LGBTQIA+ immigrants face unique challenges due to their sexual orientation and gender identity. Some LGBTQIA+ immigrants come to escape persecution, homophobic discrimination or trauma from their home countries. There is also a need for stronger community infrastructure among queer immigrants in light of homophobia or anti-immigrant rhetoric, especially among asylum seekers, undocumented immigrants, and LGBTQIA+ Asian Americans (API)—all groups who are often overlooked. This leaves a visible gap in addressing queer immigrants’ and LGBTQIA+ APIs’ legal needs, which Victoria’s project sought to address.

Victoria is an LGBTQIA+ Korean immigrant, lying at the exact intersections of an Asian-American, LGBTQIA+ individual, and an immigrant. She therefore identifies and empathizes with the community she works with and wants to see LGBTQIA+ APIs represented in the law, LGBTQIA+ community, and society at large.

Fellowship Highlights

During the two-year Fellowship, Victoria:
  • Represented and given advice to a total of over 50 individuals from UnLocal, its partner clinics, and through the previous fellowship placement, National Queer Asian Pacific Islander Alliance (NQAPIA)
  • Collaborated with the National Coalition for Asian Pacific American Community Development (NCAPACD) and the LGBTQIA+ Taskforce for policy advocacy and awareness efforts through a collaborative policy letter and a live web-panel respectively
  • Attended clinics at UnLocal’s partners to assist with intake for LGBTQIA+ immigrants and DACA clients and is forming partnerships with both CBST and local API groups
  • Developed and presented a training on best practices for working with LGBTQIA+ immigrants
  • Obtained asylum and/or Green Cards for multiple clients, many of whom previously faced deportation

Next Steps

Victoria will continue to work within UnLocal’s Queer Immigrant Justice Project as a staff attorney. She will assist with the growth of the project, continue to provide direct representation to LGBTQIA+ asylum seekers, and continue to foster partnerships with local organizations and communities.

Media

Building Connections in the Asian and Pacific Islander and LGBTQ+ Asian and Pacific Islander Communities

Introducing the 2020 Fellows Fighting for the LGBTQ+ Community

What I am fighting for is written in my face and identity. I want to be an advocate for my own intersectional community and make a difference on their behalf.

Victoria Jeon /
2020 Equal Justice Works Fellow

The Project

Arielle provided holistic advocacy for transgender, gender-nonconforming, intersex (TGNCI), and HIV+ immigrant New Yorkers to gain immigration status and access to healthcare—including gender-affirming procedures—through direct immigration legal services, community partnerships, and legislative advocacy. This project worked to overcome barriers to obtaining and sustaining meaningful access to gender-affirming healthcare and HIV/AIDS services by providing immigration legal services and pursuing public benefits advocacy.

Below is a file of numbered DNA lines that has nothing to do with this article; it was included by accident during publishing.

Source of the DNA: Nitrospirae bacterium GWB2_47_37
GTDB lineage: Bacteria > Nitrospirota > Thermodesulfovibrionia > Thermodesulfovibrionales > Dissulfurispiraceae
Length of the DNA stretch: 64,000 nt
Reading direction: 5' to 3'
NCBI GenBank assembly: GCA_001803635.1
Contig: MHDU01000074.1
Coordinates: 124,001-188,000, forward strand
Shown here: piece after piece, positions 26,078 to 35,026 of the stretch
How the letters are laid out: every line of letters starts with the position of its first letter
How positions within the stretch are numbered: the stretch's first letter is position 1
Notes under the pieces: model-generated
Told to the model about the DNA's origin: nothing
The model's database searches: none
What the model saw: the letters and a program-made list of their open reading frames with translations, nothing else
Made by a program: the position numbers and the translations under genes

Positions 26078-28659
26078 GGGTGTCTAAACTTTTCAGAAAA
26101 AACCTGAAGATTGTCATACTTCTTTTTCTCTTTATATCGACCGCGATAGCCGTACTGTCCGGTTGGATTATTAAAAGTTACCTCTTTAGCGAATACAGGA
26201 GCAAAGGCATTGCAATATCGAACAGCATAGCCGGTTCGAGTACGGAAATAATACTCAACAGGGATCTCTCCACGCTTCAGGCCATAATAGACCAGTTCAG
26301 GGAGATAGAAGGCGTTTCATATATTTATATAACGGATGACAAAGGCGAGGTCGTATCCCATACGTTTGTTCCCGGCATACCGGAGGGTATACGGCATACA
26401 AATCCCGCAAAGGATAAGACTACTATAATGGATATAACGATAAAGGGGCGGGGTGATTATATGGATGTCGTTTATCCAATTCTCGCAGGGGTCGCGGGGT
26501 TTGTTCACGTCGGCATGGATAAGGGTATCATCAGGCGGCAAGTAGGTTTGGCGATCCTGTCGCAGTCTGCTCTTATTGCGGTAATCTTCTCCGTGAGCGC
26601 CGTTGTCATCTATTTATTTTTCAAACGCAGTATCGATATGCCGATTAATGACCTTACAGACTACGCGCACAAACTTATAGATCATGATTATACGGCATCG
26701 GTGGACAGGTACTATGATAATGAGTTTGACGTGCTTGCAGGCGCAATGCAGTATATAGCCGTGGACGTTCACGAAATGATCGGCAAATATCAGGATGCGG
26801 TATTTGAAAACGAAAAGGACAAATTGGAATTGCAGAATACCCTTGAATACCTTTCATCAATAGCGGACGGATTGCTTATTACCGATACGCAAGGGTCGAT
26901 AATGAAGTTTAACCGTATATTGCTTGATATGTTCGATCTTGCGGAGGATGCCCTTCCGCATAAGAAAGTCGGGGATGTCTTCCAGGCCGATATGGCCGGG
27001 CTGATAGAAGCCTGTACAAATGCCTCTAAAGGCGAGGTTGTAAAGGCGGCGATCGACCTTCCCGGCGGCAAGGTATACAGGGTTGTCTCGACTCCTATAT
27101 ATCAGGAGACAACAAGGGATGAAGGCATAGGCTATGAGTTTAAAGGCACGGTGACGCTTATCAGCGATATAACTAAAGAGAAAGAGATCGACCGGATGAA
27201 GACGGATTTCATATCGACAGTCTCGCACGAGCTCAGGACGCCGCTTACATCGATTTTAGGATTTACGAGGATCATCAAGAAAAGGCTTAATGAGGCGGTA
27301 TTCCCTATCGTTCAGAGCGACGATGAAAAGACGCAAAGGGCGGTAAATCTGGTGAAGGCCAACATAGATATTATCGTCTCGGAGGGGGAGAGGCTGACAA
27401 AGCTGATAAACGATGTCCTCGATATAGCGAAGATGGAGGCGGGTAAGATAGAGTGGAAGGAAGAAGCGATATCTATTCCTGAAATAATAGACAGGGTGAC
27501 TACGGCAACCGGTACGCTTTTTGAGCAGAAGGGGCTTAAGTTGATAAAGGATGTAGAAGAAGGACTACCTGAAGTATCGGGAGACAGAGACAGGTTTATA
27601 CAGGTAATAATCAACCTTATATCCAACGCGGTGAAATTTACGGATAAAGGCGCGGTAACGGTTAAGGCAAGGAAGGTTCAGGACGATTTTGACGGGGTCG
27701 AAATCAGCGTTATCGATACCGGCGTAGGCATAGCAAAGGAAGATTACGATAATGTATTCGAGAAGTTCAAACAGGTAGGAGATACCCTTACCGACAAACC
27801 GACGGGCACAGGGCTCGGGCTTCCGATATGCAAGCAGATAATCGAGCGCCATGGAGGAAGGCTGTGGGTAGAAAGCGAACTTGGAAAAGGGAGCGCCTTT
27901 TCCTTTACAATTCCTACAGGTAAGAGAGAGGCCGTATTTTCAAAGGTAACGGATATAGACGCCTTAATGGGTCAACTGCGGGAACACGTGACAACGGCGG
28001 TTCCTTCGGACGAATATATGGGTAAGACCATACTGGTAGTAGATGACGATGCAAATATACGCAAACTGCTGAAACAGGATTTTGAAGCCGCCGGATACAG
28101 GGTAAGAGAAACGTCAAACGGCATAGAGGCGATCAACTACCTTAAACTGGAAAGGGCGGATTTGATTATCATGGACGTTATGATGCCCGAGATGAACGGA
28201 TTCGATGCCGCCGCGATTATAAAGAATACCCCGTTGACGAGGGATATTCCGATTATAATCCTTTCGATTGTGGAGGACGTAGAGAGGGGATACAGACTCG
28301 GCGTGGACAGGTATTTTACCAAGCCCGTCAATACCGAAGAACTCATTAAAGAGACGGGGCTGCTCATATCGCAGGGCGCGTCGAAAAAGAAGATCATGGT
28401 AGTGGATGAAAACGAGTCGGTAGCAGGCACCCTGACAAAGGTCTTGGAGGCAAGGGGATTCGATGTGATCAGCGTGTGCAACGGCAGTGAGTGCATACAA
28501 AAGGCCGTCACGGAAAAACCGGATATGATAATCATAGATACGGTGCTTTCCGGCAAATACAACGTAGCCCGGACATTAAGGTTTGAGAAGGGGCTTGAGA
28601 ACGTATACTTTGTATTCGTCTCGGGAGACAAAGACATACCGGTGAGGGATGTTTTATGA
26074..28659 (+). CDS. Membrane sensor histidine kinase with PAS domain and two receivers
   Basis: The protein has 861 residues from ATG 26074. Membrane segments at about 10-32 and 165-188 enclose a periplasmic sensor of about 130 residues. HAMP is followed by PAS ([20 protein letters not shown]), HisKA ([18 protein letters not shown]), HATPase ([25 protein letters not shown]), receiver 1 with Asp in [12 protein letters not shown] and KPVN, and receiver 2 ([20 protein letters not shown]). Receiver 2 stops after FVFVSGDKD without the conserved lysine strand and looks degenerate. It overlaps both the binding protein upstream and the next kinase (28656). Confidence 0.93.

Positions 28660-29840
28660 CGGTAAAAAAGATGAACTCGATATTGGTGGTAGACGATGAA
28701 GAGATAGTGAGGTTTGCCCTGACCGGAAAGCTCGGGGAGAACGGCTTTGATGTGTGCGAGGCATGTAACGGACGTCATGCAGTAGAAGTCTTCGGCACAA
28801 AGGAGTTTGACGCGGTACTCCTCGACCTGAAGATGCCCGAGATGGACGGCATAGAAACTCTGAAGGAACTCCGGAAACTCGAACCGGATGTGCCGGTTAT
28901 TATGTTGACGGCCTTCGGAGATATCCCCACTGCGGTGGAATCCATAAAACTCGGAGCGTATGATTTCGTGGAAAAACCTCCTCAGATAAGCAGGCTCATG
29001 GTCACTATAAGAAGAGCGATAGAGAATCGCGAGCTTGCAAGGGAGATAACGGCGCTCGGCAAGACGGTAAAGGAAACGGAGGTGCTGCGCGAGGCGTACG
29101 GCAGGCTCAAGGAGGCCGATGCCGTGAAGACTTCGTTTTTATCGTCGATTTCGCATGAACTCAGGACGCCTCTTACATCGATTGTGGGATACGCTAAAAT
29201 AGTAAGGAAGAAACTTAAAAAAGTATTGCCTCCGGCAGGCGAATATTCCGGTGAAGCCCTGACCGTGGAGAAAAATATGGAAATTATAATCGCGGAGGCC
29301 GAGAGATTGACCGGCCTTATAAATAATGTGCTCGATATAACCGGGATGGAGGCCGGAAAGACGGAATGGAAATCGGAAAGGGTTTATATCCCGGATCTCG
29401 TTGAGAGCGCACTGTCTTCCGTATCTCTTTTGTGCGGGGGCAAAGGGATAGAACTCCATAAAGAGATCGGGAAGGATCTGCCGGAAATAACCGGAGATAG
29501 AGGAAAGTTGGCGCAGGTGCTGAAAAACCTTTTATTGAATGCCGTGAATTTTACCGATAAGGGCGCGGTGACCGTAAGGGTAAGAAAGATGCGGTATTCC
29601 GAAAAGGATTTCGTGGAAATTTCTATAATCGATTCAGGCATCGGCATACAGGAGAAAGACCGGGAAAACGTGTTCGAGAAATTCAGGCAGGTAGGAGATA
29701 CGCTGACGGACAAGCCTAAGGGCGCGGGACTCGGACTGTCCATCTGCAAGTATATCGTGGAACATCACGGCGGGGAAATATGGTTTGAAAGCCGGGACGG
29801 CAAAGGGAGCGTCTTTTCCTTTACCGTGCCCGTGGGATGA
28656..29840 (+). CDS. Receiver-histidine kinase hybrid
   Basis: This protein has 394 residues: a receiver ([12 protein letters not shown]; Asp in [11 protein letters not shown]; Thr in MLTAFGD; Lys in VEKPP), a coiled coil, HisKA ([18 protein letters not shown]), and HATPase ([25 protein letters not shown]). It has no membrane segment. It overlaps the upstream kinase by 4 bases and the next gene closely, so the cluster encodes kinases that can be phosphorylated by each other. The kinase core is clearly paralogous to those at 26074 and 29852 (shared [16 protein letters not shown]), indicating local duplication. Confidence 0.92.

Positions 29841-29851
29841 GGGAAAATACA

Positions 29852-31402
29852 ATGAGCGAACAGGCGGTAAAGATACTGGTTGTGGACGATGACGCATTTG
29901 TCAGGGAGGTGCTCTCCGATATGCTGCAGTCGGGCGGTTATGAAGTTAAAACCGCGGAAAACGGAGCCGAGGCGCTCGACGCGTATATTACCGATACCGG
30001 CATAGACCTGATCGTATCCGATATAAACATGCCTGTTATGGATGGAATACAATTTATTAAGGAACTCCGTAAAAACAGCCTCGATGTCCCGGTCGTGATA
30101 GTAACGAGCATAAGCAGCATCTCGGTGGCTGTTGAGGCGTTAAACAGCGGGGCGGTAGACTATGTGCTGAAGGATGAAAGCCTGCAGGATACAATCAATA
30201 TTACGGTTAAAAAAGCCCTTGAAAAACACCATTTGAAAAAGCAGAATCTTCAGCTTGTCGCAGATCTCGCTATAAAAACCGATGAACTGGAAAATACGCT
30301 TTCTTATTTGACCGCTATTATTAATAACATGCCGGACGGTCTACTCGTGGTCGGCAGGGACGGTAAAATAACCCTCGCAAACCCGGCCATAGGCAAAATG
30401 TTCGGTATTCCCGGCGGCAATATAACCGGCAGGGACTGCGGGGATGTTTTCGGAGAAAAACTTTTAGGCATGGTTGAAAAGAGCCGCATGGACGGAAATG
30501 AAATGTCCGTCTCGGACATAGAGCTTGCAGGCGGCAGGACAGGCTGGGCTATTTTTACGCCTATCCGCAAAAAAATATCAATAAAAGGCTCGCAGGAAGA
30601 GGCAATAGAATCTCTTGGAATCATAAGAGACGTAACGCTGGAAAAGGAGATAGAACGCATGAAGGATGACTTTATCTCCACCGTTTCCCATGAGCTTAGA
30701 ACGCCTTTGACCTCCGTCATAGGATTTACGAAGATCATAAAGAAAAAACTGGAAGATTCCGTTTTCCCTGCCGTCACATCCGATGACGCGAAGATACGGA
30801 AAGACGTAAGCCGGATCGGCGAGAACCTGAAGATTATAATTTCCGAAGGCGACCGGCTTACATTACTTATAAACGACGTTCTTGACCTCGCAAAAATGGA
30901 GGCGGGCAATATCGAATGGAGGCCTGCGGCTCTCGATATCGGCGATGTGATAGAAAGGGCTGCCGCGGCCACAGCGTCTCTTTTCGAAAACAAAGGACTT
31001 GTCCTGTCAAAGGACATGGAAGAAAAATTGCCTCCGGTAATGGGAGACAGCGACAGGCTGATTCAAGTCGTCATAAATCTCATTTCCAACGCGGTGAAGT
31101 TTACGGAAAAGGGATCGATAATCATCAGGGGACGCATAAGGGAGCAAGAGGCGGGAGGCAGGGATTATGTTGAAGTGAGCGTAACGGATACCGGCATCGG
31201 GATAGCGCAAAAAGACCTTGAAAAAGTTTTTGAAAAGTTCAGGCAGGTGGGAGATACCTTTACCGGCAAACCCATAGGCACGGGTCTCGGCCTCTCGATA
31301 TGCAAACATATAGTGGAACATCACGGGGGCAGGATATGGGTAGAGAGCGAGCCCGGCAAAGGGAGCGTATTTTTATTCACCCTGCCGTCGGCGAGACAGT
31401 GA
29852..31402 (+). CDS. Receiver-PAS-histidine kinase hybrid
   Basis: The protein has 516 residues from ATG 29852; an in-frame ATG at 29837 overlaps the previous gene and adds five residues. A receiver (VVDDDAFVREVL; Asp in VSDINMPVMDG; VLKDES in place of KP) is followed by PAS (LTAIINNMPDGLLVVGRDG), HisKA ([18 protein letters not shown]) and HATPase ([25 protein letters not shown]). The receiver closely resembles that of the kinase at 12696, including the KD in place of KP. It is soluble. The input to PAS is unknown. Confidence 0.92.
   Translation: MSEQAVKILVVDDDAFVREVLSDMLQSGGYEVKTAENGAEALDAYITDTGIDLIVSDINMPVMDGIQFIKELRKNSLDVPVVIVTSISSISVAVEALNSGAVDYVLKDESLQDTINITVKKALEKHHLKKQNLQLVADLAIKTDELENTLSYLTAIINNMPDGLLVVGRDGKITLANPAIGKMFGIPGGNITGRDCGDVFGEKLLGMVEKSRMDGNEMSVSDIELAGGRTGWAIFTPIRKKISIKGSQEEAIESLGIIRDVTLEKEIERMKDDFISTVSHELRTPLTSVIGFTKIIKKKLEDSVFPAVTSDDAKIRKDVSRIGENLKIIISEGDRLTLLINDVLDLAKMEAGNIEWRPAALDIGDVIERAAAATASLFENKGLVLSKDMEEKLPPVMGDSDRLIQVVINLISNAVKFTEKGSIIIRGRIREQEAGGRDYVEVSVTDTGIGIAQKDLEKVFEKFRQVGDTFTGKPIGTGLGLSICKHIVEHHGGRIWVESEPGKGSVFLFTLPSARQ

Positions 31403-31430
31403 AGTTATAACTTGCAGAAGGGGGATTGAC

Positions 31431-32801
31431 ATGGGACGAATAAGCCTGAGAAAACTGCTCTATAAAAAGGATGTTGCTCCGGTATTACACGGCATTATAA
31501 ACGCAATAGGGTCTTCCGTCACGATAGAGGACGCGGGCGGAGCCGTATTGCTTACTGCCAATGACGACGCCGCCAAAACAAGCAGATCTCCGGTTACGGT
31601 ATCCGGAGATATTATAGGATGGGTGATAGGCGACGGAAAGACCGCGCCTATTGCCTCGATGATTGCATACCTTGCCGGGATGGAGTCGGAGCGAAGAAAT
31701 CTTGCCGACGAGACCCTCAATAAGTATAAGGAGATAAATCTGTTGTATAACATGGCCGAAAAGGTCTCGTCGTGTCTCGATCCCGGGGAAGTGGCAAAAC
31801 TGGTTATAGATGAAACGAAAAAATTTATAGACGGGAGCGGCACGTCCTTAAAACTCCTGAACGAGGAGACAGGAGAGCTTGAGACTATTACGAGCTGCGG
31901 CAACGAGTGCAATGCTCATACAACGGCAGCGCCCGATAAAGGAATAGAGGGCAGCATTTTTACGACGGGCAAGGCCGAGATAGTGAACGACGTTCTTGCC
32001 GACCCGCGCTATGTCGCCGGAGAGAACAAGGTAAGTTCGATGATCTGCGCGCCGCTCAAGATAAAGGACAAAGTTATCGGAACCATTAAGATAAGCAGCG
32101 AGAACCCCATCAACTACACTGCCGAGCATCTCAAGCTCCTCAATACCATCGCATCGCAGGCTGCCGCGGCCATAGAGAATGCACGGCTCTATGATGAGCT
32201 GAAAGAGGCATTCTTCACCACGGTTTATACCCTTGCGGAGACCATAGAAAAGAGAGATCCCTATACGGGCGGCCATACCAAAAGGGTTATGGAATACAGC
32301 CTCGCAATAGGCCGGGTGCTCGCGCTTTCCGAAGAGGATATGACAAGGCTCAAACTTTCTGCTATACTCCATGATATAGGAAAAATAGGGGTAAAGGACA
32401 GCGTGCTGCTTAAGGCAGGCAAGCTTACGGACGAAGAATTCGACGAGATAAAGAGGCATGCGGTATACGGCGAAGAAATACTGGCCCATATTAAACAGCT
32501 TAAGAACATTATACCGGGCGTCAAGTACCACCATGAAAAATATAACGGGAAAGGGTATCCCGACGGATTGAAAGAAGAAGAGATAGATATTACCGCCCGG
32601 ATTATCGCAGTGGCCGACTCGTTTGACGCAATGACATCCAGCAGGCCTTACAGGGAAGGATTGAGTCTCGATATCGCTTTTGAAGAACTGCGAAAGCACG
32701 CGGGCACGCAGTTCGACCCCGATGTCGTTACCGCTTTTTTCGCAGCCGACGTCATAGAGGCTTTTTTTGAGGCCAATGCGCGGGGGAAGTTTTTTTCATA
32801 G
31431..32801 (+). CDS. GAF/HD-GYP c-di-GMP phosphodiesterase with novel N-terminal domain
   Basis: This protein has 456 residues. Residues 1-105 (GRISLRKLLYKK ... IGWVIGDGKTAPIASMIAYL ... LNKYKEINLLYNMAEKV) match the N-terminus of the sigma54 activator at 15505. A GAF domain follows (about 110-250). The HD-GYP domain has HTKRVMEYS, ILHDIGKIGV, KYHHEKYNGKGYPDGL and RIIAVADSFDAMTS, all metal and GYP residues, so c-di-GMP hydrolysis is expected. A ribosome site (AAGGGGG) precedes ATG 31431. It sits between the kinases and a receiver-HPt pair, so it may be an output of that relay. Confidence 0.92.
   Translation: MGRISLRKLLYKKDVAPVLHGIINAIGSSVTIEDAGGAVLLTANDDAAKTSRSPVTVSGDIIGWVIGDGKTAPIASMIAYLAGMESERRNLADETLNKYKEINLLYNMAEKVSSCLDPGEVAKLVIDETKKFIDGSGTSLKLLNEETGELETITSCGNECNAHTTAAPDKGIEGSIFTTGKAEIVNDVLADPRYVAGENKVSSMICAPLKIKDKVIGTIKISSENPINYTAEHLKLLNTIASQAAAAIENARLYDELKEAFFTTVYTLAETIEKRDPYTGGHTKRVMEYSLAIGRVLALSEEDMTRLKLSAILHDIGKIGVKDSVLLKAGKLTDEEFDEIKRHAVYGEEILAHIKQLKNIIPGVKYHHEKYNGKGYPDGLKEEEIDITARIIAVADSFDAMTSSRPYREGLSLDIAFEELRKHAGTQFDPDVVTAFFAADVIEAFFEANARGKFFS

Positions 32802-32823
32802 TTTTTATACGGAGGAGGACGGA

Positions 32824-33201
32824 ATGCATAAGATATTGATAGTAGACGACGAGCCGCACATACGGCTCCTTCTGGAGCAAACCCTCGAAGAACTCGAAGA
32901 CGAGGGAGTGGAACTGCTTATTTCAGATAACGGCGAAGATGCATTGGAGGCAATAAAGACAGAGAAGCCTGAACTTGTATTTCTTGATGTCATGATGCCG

There are an estimated 15,000 to 50,000 transgender undocumented individuals in the U.S. Undocumented TGNCI individuals, doubly marginalized due to citizenship status and gender identity, face particular vulnerabilities: one in four transgender individuals report experiencing discrimination in health care, and one in three report verbal harassment or refusal of treatment. Disparities in care are compounded when an individual is undocumented, and as a result, uninsured. Further, TGNCI undocumented individuals are often criminalized and detained due to police profiling, targeting and harassment. If detained, TGNCI individuals are subject to conditions that lead to rapid deterioration in their physical and mental health, such as solitary confinement, inconsistent administration of HIV medication, and denial of hormones.

Fellowship Highlights

During the two-year Fellowship, Arielle:

  • Provided full immigration representation to 31 individuals who are of transgender or gender-diverse experience, or who are living with HIV
  • Helped five individuals become eligible for full New York State Medicaid or an Essential Plan, insurance which covers gender-affirming medical procedures and advocated for numerous others to obtain the public benefits for which they are eligible
  • Worked with the counsel from sponsors AIG and Sullivan & Cromwell to host a legal name change clinic, resulting in twelve clients being granted a legal name change to a name that aligns with their gender identity 
  • Conducted brief services, provided advice, and gave referrals to 47 individuals, and gave several presentations to community-based-organizations and healthcare providers throughout the city about access to benefits for immigrant and TGNCI New Yorkers
  • Advocated for the removal of harmful immigration surveillance devices, referred to by members of the community and advocates as “ankle shackles,” for 10 of her clients, and participated in broader advocacy to limit the use of such devices

Next Steps

Arielle will remain at her host organization as a staff attorney in the health justice program, where she will continue to zealously represent TGNCI immigrant community members and those living with HIV in their asylum, U- and T- visa applications.

Media

Introducing the 2020 Fellows Fighting for the LGBTQ+ Community

While working at the border and in immigrant detention centers outside of New York City, I saw firsthand how manageable illnesses can turn fatal in immigrant detention—especially for LGBTQ and HIV+ folks.

Arielle Wisbaum /
2020 Equal Justice Works Fellow